syntagm

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syn·tag·ma

 (sĭn-tăg′mə) also syn·tagm (sĭn′tăm)
n. pl. syn·tag·mas or syn·tag·ma·ta (-tăg′mə-tə) also syn·tagms
1. A sequence of linguistic units in a syntagmatic relationship to one another.
2. A sequence of words in a particular syntactic relationship to one another; a construction.

[New Latin, from French syntagme, from Greek suntagma, suntagmat-, arrangement, syntactic unit, from suntassein, suntag-, to put in order; see syntax.]
ThesaurusAntonymsRelated WordsSynonymsLegend:
Noun1.syntagm - a syntactic string of words that forms a part of some larger syntactic unit
grammatical constituent, constituent - (grammar) a word or phrase or clause forming part of a larger grammatical construction
linguistic string, string of words, word string - a linear sequence of words as spoken or written
Translations

syntagm

[ˈsɪntæm] N (syntagms (pl)) syntagma [sɪnˈtægmə] N (syntagmata (pl)) [sɪnˈtægmətə]sintagma m
References in periodicals archive ?
Diffused, reversible, caught up in its own time, it can, if one follows it, establish only another script that is distinct from the shots, sequence, and syntagms.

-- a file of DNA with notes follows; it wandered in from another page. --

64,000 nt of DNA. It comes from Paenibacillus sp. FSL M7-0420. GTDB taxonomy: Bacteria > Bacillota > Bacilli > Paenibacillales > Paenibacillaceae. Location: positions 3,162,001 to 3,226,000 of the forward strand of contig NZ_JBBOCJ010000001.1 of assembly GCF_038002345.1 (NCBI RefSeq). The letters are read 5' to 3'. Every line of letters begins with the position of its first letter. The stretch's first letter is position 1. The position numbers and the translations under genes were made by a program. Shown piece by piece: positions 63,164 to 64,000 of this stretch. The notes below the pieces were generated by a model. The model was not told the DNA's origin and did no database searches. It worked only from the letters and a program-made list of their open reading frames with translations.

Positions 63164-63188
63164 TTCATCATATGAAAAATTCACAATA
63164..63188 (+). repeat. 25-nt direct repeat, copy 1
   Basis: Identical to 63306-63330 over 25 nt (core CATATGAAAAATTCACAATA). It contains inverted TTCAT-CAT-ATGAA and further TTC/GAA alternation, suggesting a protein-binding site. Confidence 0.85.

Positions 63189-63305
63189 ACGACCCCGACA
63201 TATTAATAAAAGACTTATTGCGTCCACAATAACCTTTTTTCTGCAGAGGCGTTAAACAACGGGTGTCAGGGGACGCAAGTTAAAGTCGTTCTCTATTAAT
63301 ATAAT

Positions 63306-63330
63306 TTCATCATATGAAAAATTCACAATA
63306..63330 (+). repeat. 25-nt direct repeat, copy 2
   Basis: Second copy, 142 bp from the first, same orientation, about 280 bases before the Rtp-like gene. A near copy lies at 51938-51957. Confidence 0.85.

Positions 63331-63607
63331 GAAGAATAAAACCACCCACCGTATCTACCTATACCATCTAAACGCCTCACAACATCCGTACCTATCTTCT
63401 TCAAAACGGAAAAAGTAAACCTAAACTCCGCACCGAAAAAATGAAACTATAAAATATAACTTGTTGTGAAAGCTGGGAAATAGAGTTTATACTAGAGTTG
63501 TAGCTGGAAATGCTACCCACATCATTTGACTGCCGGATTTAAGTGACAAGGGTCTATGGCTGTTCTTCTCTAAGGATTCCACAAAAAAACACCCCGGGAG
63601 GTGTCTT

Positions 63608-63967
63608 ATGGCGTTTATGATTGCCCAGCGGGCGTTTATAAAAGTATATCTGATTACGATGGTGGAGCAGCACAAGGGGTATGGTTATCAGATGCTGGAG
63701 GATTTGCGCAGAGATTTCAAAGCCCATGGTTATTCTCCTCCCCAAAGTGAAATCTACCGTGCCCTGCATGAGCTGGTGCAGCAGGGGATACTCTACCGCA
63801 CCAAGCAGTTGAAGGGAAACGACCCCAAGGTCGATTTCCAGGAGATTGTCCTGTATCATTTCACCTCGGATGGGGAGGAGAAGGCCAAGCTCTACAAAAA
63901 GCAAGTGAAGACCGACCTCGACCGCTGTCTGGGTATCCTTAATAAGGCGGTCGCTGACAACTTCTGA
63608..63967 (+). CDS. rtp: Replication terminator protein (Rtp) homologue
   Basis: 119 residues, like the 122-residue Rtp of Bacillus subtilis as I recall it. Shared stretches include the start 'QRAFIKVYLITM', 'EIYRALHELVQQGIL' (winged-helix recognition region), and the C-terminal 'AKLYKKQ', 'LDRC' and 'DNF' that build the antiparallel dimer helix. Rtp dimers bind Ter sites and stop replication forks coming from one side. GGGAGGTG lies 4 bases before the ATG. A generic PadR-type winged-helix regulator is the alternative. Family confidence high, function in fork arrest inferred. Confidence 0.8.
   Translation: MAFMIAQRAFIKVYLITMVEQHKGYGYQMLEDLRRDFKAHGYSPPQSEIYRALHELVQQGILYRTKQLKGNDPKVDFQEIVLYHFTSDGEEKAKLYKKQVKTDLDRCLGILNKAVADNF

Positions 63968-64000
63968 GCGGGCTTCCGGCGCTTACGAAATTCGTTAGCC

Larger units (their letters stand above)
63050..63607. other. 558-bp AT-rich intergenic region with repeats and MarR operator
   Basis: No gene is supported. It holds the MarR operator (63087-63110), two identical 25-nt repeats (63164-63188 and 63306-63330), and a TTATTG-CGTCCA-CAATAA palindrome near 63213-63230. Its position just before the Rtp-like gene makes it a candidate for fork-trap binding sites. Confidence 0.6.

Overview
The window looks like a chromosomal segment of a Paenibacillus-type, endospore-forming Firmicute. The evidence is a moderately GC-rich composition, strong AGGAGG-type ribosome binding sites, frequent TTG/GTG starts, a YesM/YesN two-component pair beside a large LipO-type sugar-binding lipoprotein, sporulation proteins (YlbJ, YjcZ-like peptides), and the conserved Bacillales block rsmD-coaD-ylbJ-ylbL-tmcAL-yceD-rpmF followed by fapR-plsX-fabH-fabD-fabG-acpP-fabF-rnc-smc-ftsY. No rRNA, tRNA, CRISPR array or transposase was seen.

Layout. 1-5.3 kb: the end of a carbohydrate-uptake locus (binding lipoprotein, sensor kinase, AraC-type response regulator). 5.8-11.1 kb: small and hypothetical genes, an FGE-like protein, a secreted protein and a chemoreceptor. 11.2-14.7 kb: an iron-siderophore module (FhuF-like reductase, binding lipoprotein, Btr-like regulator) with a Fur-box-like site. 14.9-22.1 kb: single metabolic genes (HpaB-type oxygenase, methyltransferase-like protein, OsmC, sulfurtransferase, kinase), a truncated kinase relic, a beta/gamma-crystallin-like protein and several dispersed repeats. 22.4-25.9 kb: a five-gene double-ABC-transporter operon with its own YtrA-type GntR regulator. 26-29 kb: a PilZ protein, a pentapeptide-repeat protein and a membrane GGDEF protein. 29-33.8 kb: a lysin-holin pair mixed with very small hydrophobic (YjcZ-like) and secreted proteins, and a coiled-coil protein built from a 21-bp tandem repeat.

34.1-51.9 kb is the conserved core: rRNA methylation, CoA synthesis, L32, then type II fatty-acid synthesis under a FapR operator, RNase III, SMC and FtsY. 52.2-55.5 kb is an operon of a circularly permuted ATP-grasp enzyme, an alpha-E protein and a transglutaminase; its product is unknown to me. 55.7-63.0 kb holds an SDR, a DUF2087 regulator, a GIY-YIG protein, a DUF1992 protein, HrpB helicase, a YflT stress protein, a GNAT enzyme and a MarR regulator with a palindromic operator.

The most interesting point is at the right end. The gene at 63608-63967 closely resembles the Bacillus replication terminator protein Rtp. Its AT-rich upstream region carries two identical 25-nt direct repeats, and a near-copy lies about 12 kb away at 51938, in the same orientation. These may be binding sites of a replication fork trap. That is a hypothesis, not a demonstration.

According to Wood, the poem "transforms the syntagms of Davide's own poetry through simile and metaphor to create a linguistic universe of light that is whole and undivided, which heals the split between signifier and signified, masculine and feminine, heaven and earth.
When a sentence is segmented, what one immediately obtains in the first analysis are syntagms, some autonomous, others not so.
Her assemblages stand as frozen syntagms caught in the moment after the fatal act of violence has transpired.
Despite their extensive use, Anglicisms do not make difficult the decoding of the message, sometimes being used together with explanations, terms or equivalent syntagms, all these facilitating the access to the specialized meaning in tourism.
Secondary interjections, on the other hand, often derive from syntagms (e.
These la syntagms are not compatible with -man, and it therefore occurs only in the apodosis.
The usual syntagms here are: 'the process of getting permanent residency, and citizenship, always works out'; 'employment is not a problem'; 'getting work'.
However, these are not left dissimilar, but can be narratively semantized, caught--and thus clarified--within a story and within the constitutive ambiguity of the aesthetic, liven acrobatic numbers carry narrative syntagms comparable to those originating in folk tales, as in the show's of the company Cirque du Soleil (see Greimas 1970.
56) Examples from the interviews with physicians include syntagms such as: "In matters of elaborating health policies it [the Church] does not have [a word to say]"; "my opinion is that in Romania, the Church should not be involved in transplant policies .
22) The prepositional syntagms "a penetrer" and "a petite gorges" foreground the process itself, as if to underline that no stability is found in the aporias of a penetrable lack and a quenching thirst.